A lively debate – both on and off the stage.
Yesterday at the TRAFFIC conference, domain investors Rick Schwartz and Lonnie Borck squared off against new TLD backers in a debate over what new TLDs will mean for the domain name industry.
Tim Johnson of .kiwi, Jeffrey Sass of .Club, Frank Schilling of Uniregistry, and Monte Cahn of Right of the Dot sat opposite them.
It was a lively conversation in which Schwartz started by clarifying that “I’m not against dot-whatever. I’m like you, I’m an opportunist. I really don’t care what flavor opportunity comes in.”
On the topic of what new TLDs mean for .com, Frank Schilling noted, “As the owner of a lot of .com domains, I hope .com doesn’t go away.”
Schwartz pointed out that Schilling’s analogy to .com becoming like AM radio was different because FM became popular because it had stereo to offer. Schwartz said new TLDs have nothing new to offer.
Schilling responded emphatically that they do have something new to offer, and .club’s Sass said one of the things they have to offer is meaning.
But what about all of the previous “new TLDs” that haven’t really amounted to much? Schilling said that’s in part because the new TLDs we’ve seen to date have all be subpar. .Biz, which was supposed to be a professional domain, has a z, so it’s not professional, .Mobi would have been better as .mobile. .Travel and .Jobs were too complicated to register and had restrictions. Ditto for .pro. Schilling said .xxx was priced too high at $60 and the registry polarized the industry it supported.
To that point, Schilling compared namespaces to countries. Those that offer low taxes, low regulation, and a strong rule of law (so low registration prices, no registration restrictions, but protection against losing a domain) will prevail.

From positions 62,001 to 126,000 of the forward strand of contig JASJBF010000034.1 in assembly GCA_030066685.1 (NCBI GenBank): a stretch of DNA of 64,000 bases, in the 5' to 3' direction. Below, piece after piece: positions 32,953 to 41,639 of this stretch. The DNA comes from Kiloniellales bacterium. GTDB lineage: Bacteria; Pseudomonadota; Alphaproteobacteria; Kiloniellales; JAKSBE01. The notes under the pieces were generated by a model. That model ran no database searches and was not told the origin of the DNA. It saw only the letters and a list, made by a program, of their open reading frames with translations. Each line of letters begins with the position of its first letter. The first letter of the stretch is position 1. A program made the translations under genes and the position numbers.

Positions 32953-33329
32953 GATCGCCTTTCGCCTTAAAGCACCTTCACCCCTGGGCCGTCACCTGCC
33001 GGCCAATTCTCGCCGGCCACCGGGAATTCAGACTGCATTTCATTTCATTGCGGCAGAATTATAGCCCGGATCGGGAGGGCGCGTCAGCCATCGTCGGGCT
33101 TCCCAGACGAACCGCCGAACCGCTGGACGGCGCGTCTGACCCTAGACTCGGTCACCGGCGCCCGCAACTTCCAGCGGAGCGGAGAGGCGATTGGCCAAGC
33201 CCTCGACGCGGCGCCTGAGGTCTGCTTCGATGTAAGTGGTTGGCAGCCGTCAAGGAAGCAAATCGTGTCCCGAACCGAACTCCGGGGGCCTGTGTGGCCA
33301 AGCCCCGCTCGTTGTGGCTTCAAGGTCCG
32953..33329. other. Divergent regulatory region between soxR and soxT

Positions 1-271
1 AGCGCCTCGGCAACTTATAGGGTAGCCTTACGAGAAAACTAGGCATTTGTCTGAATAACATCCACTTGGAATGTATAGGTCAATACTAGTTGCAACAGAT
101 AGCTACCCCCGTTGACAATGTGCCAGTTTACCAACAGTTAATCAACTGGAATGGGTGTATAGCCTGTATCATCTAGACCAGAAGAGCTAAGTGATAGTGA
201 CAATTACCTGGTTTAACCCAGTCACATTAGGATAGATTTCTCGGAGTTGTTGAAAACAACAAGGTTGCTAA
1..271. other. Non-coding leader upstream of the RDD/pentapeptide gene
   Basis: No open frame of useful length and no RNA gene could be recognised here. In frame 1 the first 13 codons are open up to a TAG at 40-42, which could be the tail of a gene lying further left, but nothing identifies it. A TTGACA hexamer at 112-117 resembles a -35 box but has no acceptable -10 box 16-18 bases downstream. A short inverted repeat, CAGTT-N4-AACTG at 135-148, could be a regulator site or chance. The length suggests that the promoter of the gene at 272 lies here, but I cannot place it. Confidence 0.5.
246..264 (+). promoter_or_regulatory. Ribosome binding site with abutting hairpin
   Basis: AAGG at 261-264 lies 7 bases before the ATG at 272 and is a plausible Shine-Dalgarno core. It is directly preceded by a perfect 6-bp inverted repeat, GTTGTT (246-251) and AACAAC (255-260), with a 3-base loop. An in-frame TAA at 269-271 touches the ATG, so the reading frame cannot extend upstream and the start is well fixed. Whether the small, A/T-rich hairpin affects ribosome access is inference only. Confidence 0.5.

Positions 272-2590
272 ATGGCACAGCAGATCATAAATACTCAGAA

Schwartz said it’s certain there will be a confusion factor. Over time that confusion factor will go down, but it will never go to zero.
Borck recounted his experience buying e.co $81,000 at an auction. He had gone to New York to visit Elliot Silver.
“Before I got into the car on my way to New York I had never heard of .co,” he said.
But since e.co was being auctioned off in New York, he decided to go to the auction. He bought the domain and later sold it at a profit.
Interestingly, he said if he had to do it all over again he would not have bought the domain. He said it was a very big risk to buy a single domain in a “new” extension like that for so much.
Referring to new TLD applicants that haven’t been involved in the past decade of the ups and downs of the domain business, Borck said “I think there’s going to be a blood letting.”
One of the money lines of the session came from .Club’s Sass. Responding to the reality that few people know that new TLDs are coming, he asked how many people knew what twerking was before Miley Cyrus’ VMA performance? (Schilling raised his hand to much laughter.) Sass noted that it only takes one major event for people to become aware of something.
Although the onstage conversation was interesting, I’ve found the private conversations about new TLDs at TRAFFIC to be more interesting. New TLDs are coming soon, and domain investors and service providers all have an opinion about them. They range from .com is dead to .com will take a small hit to .com will increase in value to the world is ending.
I think the only thing we know with certainty is that a lot more people will be paying attention to the domain name industry over the coming year.